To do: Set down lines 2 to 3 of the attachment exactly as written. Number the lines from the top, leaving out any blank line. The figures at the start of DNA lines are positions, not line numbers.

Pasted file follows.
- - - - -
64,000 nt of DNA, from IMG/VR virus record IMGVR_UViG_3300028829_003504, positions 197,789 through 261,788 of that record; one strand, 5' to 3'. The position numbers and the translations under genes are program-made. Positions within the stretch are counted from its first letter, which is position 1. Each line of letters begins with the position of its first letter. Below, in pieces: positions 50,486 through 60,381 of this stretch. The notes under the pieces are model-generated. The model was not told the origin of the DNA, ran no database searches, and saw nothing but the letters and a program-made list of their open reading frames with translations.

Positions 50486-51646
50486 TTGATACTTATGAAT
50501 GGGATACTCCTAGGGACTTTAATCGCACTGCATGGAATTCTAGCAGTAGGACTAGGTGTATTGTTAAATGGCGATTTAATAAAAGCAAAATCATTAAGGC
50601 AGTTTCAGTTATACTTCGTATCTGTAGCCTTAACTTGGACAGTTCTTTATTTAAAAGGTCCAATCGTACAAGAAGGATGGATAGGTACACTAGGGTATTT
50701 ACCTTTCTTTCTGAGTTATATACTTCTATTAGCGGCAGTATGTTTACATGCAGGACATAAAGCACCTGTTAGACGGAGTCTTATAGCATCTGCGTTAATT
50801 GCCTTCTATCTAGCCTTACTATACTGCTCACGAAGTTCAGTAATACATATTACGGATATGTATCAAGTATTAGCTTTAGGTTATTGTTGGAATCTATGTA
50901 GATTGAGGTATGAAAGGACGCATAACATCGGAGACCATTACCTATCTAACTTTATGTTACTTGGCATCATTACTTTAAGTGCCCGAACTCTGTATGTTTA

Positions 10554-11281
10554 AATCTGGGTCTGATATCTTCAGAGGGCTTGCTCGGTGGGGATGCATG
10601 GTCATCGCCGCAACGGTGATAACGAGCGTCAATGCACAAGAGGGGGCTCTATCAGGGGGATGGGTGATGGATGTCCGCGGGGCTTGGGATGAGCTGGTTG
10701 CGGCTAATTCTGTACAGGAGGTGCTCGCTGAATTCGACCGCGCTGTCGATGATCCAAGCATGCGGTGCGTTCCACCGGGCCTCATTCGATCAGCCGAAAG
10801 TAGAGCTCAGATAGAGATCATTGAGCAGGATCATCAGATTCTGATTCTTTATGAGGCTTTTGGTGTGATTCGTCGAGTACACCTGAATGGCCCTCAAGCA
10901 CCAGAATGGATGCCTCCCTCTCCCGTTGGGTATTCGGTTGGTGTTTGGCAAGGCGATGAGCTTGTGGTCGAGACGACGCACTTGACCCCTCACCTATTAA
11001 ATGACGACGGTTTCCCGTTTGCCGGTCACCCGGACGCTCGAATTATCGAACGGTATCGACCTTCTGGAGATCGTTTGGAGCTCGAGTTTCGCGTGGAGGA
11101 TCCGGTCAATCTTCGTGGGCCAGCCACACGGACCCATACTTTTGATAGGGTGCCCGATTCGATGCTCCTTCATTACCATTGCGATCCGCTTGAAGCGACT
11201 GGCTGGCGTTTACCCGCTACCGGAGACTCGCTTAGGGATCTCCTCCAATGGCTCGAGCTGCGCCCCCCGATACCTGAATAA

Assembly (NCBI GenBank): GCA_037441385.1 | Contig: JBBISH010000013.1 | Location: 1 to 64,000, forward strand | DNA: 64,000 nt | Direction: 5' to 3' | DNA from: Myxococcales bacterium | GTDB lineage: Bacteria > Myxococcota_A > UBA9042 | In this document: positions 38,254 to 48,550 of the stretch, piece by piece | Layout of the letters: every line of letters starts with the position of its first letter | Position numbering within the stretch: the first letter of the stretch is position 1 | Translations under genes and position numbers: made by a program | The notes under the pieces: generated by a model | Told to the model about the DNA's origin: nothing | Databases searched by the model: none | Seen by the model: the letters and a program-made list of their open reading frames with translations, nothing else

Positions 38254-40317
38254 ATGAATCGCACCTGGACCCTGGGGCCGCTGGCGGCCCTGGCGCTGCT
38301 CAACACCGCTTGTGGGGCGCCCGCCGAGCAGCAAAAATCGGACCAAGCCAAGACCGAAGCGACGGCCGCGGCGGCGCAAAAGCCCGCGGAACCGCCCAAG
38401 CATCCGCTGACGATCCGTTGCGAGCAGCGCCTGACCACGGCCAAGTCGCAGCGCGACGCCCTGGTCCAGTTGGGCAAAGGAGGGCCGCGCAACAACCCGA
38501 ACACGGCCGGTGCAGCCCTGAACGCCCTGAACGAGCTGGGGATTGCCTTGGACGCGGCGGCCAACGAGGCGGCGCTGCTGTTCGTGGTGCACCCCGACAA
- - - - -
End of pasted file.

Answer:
Positions 50486-51646
50486 TTGATACTTATGAAT